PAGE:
25 Mar 19
The Mercury News
This isn’t the turning of a page – it’s the authoring of a new book.
For a quarter century, Giants lead scribe Bruce Bochy has done it his way. Guided by his gut, Bochy stood at the top step of the dugout while San Francisco penned the golden chapters of its franchise history.
But it’s been five long years since that copy went to press, and after multiple failed attempts to keep the story alive, the Giants have found a new lead author.
Farhan Zaidi is the organizational outsider entrusted to script the Giants’ next epic. Once a baseball novice, Zaidi’s creative genius and affable personality convinced the Giants to hire him away from the Dodgers to serve as president of baseball operations.
The arranged marriage between Zaidi and Bochy will only last for one season, but it’s a narrative worthy of close examination.
Bochy is a reminder of where the Giants have been. Zaidi symbolizes where they are headed. Bochy is the captain of the old guard and Zaidi the poster child of baseball’s new age.
Together, the duo will bridge the past and future — with major emphasis on making the most of the present.
They’ll only spend one chapter together. And the writing has begun.
* * *
On his first day on the job, Zaidi was asked whether he’d consider trading ace Madison Bumgarner. “Nothing is off the table,” he affirmed.
And just like that it was clear how different the Zaidi era would be in San Francisco.
“I just didn’t want to rule anything out off the bat,” he explained months later.
The candor was welcome to some fans who desire a full-scale rebuild. It was an opening salvo loaded with fighting words to others, including many diehard season-ticket holders.
But to understand why Zaidi would ever consider parting with a homegrown star like Bumgarner, the curtain must be pulled back on his baseball background.
After graduating from MIT and earning a doctorate in behavioral economics from UC Berkeley, Zaidi took a low-level opening as an assistant in the Oakland Athletics’ baseball operations department. It was not a conventional path for a person with Zaidi’s scholastic credentials, but he thrived.
“We hired him when he hadn’t been in baseball and didn’t know what it meant to sit in those rooms and be a part of the conversation,” A’s general manager David Forst said. “He very quickly learned how to contribute … Farhan, yes he’s incredibly smart and has the Ph.D., but he reads the room too.”
Zaidi ascended through the front office and became the A’s director of baseball operations in 2013. A’s vice president of baseball operations Billy Beane has told reporters he often fended off requests from other teams to interview Zaidi for open jobs, but the Los Angeles Dodgers finally broke through in November of 2014.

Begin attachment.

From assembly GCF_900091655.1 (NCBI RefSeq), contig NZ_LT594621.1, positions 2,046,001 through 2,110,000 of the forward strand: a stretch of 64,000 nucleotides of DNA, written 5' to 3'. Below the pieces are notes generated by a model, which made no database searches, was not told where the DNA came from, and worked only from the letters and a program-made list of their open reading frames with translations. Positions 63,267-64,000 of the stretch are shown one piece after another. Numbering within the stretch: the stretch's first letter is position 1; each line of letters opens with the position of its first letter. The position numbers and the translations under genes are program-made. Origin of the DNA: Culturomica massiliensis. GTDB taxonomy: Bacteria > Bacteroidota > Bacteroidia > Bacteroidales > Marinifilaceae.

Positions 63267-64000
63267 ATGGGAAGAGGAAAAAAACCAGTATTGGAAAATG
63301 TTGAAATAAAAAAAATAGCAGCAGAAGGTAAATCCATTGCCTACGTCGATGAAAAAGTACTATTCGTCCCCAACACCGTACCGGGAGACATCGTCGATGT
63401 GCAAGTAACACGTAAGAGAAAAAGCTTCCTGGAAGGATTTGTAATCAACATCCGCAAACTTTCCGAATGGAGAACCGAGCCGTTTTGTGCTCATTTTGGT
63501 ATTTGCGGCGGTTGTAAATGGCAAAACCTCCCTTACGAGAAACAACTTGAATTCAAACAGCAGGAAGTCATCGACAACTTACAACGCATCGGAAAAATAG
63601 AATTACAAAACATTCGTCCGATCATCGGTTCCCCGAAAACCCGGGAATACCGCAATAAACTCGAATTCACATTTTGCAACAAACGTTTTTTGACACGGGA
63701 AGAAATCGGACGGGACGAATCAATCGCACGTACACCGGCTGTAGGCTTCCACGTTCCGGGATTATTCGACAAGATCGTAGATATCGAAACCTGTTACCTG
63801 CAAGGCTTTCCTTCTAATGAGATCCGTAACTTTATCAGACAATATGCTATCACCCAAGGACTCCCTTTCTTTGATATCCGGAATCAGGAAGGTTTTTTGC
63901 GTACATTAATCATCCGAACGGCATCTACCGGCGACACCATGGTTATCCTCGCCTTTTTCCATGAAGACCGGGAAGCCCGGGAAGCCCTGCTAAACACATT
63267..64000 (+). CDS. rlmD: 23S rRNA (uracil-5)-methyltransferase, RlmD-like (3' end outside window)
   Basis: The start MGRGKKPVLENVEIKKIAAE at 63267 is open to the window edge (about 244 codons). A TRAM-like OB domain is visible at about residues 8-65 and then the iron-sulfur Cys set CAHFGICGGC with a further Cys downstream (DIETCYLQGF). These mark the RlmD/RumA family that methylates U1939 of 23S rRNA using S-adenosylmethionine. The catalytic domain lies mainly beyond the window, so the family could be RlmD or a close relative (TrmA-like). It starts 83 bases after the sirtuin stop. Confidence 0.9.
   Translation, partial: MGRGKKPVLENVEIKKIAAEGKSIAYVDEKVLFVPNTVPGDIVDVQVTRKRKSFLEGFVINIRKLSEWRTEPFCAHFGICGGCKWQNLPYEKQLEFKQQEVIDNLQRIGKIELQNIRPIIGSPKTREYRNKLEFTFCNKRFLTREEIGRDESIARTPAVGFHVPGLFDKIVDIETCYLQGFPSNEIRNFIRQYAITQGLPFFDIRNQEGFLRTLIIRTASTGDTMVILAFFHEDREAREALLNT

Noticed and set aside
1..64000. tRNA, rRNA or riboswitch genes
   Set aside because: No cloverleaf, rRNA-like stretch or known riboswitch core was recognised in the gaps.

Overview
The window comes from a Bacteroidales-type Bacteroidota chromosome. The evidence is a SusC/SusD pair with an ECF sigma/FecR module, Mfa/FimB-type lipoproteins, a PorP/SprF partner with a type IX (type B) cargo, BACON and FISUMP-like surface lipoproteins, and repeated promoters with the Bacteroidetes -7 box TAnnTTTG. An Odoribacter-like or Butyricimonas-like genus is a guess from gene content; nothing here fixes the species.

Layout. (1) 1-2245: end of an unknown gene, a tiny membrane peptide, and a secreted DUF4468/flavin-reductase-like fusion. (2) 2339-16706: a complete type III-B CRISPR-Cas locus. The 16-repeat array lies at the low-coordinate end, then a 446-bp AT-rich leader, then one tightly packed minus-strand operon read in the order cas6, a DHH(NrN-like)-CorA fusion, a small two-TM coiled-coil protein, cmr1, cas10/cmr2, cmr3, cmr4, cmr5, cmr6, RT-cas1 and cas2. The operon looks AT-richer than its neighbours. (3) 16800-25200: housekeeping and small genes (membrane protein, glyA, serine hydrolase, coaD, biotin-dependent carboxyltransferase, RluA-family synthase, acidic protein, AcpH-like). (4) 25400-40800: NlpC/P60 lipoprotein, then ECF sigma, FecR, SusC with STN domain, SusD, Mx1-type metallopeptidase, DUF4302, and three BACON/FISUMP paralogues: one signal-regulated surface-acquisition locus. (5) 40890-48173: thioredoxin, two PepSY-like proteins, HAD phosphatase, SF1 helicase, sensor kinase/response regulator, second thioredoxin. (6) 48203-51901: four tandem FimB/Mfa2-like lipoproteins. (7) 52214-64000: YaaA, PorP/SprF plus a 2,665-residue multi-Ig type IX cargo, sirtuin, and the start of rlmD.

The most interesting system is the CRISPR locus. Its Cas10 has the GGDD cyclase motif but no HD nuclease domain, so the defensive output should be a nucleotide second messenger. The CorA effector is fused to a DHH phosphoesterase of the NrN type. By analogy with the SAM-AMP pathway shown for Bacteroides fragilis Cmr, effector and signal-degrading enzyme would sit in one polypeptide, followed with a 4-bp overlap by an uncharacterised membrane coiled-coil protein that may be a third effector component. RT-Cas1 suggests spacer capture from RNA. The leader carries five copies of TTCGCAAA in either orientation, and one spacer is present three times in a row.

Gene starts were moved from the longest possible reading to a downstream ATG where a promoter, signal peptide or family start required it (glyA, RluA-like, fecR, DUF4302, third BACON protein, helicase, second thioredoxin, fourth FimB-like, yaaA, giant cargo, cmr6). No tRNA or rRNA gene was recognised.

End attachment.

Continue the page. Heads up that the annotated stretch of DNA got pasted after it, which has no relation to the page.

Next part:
Dodgers vice president of baseball operations Andrew Friedman now recounts the myriad ways Zaidi helped L.A. extend a run of dominance in the National League West. Zaidi’s former boss lauded his curiosity and listening skills, but singled out a quality that comes up in nearly every conversation about the Giants’ top baseball executive.
“He is extremely creative,” Friedman said. “He’s got a really good way of connecting with people, and it’s not often you find someone with that intellect and ability to connect with people.”
Creativity has been a constant in Zaidi’s career, a characteristic that proved equally valuable for an A’s organization that often had to pinch pennies and a Dodgers franchise flush with resources.[related_articles location=”left” show_article_date=”false” article_type=”automatic-primary-tag”]
“He had the best of both worlds as far as the baseball experiences for a front office executive,” former Giants general manager Brian Sabean said. “Oakland has always had to be creative and think out of the box, more so reinvent themselves. And I’ve got all the respect for the Dodger organization. We’ve seen first-hand, they actually don’t get the credit that they should.”
Under the direction of Friedman and Zaidi, the Dodgers retained stars like Clayton Kershaw and Kenley Jansen, but built depth at a level no National League peer could rival. Hidden gems like Chris Taylor and Max Muncy fortified the Dodgers lineup while a stacked rotation withstood key injuries thanks to a deep group of seven pitchers who finished the 2018 season with anywhere from 15 to 27 starts.
Upon his arrival in San Francisco, Zaidi initiated a roster strategy shaped by both his small- and big-market perspectives. In his first five months on the job, he didn’t sign a single position player to a major league contract but devoted countless hours to scoping out low-profile additions.
Zaidi admits he’s willing to overlook perceived weaknesses or flaws of a potential acquisition if they possess traits he thinks provide the most value.
An example: “Take an outfielder who has a plus or double-plus arm,” Zaidi said. “Aesthetically you love to see it and maybe they can impact the game one play a game or one play every other game. But on the flip side, you take a guy that can really control the zone and that’s a skill that comes into play on every pitch that he’s at the plate.”